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While Indiana might not be as well known as his namesake city, his reputation is growing. In a career spanning 25 years he has published 32 books and has been described as a "postmodern Emerson." It is hard to pin him down and fit him into one area of specialization. As a member of a new generation of public intellectuals, he brings a fresh and unpredictable response to a variety of topics: art, film, literature, politics, and social issues. This new work is a sequel, of sorts, to Let It Bleed: Essays, 1985-1995 and contains articles published since 1996 in the London Review of Books, Artforum, and the Village Voice, among others. Highlights from these pieces include appreciations of Susan Sontag and the writer/director Gavin Lambert, a dissection of Arnold Schwarzenegger's rise to power, and a long reflection on Wittgenstein's house. He writes about the Black Dahlia case in Los Angeles and tips his hat to the novel Valley of the Dolls. He is outraged by Robert McNamara's lack of remorse over the Vietnam War yet casts a sympathetic eye on Leni Riefenstahl's career. Indiana provides a true service in championing lesser-known writers and artists as well, such as Mary Woronov, Curzio Malaparte, Clive Piercy, and Barbara Kruger. An excellent introduction to the work of a unique talent; recommended for academic and large public libraries.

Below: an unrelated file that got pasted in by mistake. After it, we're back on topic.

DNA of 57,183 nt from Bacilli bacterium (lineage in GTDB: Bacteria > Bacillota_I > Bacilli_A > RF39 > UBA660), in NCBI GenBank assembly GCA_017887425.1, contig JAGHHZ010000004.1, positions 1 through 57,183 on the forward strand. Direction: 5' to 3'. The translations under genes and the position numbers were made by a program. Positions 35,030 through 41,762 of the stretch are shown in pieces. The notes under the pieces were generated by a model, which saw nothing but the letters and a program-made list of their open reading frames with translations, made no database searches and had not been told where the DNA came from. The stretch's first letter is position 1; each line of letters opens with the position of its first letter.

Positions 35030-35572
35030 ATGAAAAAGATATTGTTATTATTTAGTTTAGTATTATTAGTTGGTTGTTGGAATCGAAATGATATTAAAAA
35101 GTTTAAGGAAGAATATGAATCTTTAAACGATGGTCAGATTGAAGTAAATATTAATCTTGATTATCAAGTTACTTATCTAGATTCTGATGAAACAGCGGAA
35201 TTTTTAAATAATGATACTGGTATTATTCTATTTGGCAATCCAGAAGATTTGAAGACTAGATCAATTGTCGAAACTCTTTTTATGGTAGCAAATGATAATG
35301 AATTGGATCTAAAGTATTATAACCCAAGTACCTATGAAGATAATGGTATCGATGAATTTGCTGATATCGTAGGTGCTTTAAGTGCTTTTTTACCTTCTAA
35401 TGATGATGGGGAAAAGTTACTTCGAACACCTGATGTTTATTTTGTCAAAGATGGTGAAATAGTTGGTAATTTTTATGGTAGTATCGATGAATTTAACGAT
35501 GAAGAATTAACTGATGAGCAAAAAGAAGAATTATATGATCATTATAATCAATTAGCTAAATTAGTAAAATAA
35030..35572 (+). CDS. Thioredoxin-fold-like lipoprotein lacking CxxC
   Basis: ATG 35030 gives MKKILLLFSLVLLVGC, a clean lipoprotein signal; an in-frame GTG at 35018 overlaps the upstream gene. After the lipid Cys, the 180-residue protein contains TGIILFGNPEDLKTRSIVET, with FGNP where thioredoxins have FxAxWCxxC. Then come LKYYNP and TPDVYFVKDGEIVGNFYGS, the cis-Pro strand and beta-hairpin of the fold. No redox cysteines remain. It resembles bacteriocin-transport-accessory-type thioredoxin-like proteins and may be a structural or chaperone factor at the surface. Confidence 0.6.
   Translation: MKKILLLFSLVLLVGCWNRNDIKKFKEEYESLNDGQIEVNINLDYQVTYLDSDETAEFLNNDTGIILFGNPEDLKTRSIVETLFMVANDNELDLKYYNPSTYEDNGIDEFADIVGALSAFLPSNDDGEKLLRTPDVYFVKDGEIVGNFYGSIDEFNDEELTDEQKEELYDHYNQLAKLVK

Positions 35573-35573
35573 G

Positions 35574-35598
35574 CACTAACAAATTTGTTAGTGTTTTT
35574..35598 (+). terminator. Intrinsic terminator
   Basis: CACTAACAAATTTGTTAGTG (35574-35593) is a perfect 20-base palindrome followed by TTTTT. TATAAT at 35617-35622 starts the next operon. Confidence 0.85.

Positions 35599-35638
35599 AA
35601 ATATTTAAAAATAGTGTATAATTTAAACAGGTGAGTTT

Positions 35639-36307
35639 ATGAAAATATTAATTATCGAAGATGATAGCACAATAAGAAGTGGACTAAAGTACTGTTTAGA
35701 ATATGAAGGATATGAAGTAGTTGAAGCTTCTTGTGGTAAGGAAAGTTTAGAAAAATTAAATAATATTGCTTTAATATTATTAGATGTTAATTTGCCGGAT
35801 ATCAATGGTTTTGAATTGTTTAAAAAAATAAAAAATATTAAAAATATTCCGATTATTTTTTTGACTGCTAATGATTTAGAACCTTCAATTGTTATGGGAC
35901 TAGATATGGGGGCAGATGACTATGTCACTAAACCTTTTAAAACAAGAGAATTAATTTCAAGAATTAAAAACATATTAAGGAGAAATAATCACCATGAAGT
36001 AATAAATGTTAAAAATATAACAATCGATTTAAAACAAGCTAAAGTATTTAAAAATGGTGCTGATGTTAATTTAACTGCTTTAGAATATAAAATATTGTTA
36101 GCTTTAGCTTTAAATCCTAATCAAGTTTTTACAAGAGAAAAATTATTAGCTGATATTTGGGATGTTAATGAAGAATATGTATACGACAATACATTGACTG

—Thomas A. Karel